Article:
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Covering Dallas, Monmouth, Independence, Falls City and surrounding areas since 1868
August 03, 2012
POLK COUNTY -- Well, that was annoying.
Almost 5,100 customers of Pacific Power in Independence, Rickreall and parts of Monmouth and West Salem were without electricity for almost 11 hours on Thursday. That translated to a slew of business closures, traffic interruptions and general frustration from residents.
The outage started at 8 a.m., caused by a malfunction in the main power transformer at Pacific Power's substation in Independence. The utility transported a mobile unit from Albany so crews could repair the equipment, a Pacific Power spokesman said.
The lights came back on at about 7 p.m. Until then, however, Independence was in the dark ages, so to speak.
Traffic backed up behind lightless intersections in town and at Highway 99W and Hoffman Road, with drivers forced to follow four-way stop etiquette. Pumps at gas stations weren't operating. Many businesses closed early -- or never opened -- in the downtown area and Central Plaza on Monmouth Street.
"I've never seen anything like it," said Julie Leggs, whose Fro-zone frozen yogurt shop could be considered one of the day's casualties, despite using an external generator.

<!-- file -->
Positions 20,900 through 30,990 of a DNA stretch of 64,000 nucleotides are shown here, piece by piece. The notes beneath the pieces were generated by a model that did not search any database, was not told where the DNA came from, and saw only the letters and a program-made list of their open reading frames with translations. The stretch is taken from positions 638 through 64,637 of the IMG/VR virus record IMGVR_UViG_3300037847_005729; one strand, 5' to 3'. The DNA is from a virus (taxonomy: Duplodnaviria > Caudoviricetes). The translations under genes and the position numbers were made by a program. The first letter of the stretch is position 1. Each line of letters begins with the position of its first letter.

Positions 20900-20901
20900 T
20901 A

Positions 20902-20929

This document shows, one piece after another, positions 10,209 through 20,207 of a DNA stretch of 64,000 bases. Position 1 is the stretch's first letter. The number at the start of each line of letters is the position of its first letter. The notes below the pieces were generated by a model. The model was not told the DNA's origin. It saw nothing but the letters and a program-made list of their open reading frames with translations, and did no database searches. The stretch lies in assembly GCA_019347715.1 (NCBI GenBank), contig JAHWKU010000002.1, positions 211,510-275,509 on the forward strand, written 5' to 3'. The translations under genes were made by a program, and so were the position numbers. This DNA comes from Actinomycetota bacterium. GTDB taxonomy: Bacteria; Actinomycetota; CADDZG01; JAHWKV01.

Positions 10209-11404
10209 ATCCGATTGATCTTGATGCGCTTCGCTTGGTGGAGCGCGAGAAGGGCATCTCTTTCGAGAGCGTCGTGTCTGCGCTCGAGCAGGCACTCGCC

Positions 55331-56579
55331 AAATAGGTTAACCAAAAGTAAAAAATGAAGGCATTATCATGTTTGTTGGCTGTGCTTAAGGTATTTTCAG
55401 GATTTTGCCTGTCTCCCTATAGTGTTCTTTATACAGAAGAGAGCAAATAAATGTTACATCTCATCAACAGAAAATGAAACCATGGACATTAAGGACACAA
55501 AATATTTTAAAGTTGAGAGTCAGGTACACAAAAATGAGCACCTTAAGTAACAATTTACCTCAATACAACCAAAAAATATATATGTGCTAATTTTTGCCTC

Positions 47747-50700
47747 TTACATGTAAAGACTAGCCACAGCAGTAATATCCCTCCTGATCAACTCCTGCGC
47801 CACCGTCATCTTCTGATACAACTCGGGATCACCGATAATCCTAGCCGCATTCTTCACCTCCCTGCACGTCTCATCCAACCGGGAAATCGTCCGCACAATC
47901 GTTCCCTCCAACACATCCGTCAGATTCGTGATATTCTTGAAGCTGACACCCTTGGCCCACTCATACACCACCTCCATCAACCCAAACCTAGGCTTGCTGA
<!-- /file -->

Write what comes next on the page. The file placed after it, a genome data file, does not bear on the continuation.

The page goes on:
"We lost about (120 gallons) of yogurt," she said. "That's almost a week's worth of inventory."
The River's Edge Summer Series went through with its free movie showing at the amphitheater at Riverview Park, though only 300 showed up; in recent weeks, the event has seen attendence near 1,000.
"I don't think a lot of people believed the power would be on in time for the movie, so they didn't bother coming," said Alex Trevino, series director.
At Roth's Fresh Market, customers shopped in a darkened store while employees pulled screens over open air coolers and packed away frozen items to prevent melting and spoilage.
Monmouth, which is powered by Monmouth Power & Light, was unaffected and welcomed an influx of visitors from Independence who were unable to cook at home, dine out or fuel up.
"It pretty much doubled our business," said Joe Franko, owner of the 76 Gas Station. "We pumped a lot of gas, a lot of propane and filled a lot of gas cans.
"People were just wanting to get generators going to save whatever food they had in their houses," Franko added.